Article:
4 Responses To Stigma Against Disability

As a 35-year-old, fairly active woman with ankylosing spondylitis (AS), I've come up against some pretty inaccurate and aggravatingly annoying ideas and questions about this disease over the years. I try to have patience with people and gently educate them about what AS is and how it affects me, but there's still such a strange stigma attached to chronic illness.

While these stigmas deeply affect people who are visibly disabled, the judgment and ignorance around "invisible" illness are very real issues. The stigma is deep-rooted, well-documented, and simply can't be debated — and everyone is responsible for breaking the stigma, including doctors.

Even healthcare providers can perpetuate stigmas

In fact, the Journal of the American Association of Nurse Practitioners found that even clinicians need to be sensitive to the stigmas ill people face: "[Chronically ill] individuals often become shamed, ostracized, isolated, discredited, and socially and economically marginalized....Stigma is based on visible or nonvisible health conditions and can be both externally imposed or perceived in a process of self-stigma."1

Stigmas, in this context, are negative ideas or attitudes (which may or may not be discriminatory in nature) against someone due to their disability. Sometimes it's so insidious we don't even realize that it's a problem.

If we all were more cognizant of how stigmas impact patients, we'd create a more empathic society. This would lead to further social accessibility and hopefully less pain and isolation.

Things I've heard people say about my AS

Here are some of the things I've heard either directly (or indirectly) about AS and some of my ready responses. Half the time, I ignore them and move on with my life because it's not worth it. But there are times when I say some version (with less or more attitude) of the below responses.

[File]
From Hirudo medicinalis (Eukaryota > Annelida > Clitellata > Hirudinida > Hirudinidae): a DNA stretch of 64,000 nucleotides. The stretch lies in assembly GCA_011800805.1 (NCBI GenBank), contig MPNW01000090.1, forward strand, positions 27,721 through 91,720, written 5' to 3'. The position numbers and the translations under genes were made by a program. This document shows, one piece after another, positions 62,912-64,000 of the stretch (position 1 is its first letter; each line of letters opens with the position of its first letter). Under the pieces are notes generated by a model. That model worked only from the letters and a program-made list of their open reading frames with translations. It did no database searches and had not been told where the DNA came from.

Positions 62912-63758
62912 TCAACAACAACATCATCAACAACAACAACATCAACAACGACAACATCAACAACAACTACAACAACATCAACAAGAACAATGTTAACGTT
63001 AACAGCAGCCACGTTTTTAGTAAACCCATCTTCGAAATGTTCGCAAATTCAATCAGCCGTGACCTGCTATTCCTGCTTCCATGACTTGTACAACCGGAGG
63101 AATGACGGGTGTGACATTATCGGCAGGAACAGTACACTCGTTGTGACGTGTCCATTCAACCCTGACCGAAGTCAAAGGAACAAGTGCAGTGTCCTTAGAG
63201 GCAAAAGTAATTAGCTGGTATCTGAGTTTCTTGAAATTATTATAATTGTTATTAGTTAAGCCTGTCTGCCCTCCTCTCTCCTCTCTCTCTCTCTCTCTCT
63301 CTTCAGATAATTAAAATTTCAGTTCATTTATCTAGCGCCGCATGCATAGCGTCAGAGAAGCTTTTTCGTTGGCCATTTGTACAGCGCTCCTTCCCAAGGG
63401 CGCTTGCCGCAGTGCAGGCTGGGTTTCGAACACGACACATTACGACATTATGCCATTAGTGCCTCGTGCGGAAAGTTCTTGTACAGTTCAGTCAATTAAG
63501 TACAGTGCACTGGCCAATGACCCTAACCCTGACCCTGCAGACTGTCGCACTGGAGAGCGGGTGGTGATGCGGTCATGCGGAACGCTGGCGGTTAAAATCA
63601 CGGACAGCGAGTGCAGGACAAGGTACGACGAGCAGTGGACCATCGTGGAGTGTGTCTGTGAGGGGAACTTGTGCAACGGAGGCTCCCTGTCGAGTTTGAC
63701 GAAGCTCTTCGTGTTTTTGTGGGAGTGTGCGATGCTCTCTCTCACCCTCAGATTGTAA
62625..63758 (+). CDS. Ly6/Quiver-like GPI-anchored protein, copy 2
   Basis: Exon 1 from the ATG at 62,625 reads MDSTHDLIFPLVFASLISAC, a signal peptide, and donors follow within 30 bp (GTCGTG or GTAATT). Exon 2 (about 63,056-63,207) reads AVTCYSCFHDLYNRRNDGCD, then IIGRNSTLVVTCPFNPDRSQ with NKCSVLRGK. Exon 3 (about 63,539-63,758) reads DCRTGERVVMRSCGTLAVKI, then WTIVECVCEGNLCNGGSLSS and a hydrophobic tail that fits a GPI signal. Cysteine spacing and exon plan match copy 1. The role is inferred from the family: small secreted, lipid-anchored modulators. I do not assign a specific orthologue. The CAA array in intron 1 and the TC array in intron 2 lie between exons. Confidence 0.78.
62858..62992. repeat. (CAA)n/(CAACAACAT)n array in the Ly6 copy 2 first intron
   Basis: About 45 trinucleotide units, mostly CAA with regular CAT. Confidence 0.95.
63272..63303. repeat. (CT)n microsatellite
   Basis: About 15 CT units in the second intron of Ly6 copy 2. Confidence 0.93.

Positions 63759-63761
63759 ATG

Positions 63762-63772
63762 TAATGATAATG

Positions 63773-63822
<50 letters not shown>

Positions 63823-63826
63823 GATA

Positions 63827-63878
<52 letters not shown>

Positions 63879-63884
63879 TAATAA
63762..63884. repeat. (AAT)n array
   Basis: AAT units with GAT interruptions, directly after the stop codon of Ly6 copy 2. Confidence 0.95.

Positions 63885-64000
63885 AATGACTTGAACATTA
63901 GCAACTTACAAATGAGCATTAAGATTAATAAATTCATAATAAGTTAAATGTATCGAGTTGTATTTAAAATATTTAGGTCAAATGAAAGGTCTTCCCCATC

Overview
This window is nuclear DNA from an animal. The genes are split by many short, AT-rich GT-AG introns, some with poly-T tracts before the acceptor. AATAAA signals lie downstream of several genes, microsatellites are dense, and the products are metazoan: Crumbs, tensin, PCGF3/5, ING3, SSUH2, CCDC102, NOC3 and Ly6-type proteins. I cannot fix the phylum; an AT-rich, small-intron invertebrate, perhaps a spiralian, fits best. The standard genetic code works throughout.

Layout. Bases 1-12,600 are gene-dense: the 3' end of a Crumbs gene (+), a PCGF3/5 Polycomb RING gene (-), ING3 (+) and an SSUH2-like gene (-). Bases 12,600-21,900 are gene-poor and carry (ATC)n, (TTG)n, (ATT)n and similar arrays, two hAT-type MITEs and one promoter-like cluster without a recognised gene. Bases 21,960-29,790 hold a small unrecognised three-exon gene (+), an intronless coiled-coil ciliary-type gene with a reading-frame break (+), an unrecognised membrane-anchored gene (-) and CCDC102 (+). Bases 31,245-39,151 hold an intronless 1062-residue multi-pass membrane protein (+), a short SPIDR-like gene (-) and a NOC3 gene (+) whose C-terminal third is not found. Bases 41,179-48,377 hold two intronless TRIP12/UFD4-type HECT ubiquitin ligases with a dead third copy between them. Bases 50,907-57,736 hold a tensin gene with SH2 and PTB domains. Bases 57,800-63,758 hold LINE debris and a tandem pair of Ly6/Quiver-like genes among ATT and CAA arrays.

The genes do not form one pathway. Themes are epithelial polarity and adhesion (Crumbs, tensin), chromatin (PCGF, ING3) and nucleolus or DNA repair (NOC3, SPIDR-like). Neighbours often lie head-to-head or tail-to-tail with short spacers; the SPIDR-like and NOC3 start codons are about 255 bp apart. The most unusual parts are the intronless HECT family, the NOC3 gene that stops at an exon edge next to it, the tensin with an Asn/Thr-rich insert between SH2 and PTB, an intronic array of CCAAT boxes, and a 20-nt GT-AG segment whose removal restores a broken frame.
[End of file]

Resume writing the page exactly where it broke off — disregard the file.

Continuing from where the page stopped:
• "But it probably won't change your life that much, right? It doesn't look too bad." This response pisses me off because I'm pretty sure they don't have X-ray vision. Because if they did, they'd see that it is that bad. Do I have to be bleeding on the floor to be believed? Never make assumptions about if something is "that bad" and don't offer up platitudes like, "it probably won't change your life." Because it's rude. It is not helpful. And it's ignorant — which just makes you look bad.
  • "My grandma has arthritis. I totally get it." No, you do not totally get it. Your grandma's arthritis is horrible, but this type of arthritis is usually caused by overuse and age. My inflammatory disease is very different things. My pain is from systemic inflammation that attacks my tissues, joints, and organs. It hit me when I was 25. It is very different. According to the Hospital for Special Surgery, "Osteoarthritis is caused by physical use – wear and tear of a joint over time (or, occasionally, over a short time as a result of an injury). Inflammatory arthritis is a chronic autoimmune disease in which your immune system misidentifies your own body tissues as harmful germs or pathogens and attacks them."2
  • "I do yoga for my back pain. I can send you my class information. My teacher is great. It'll probably help you a lot." Thank you. I already know all about yoga, and I'm already managing my disease with the help of my doctor. While I'm super glad yoga helps your back pain, I actually need to take medication to manage my disease. And back pain is only one symptom of AS. It's systemic.
  • "You quit your job? Wow." (The inference here is that I quit my job and I'm not even that "sick.") Yes, I quit my job. I may look perfectly healthy and walk just fine, but my pain, brain fog, and exhaustion were too much to manage with a full-time job and a commute. Don't judge me for making a decision to support my health. It was a privilege to be able to leave, yes, but it is not as easy as it looks.

What sort of nonsense have people said to you about AS? How do you deal with it?

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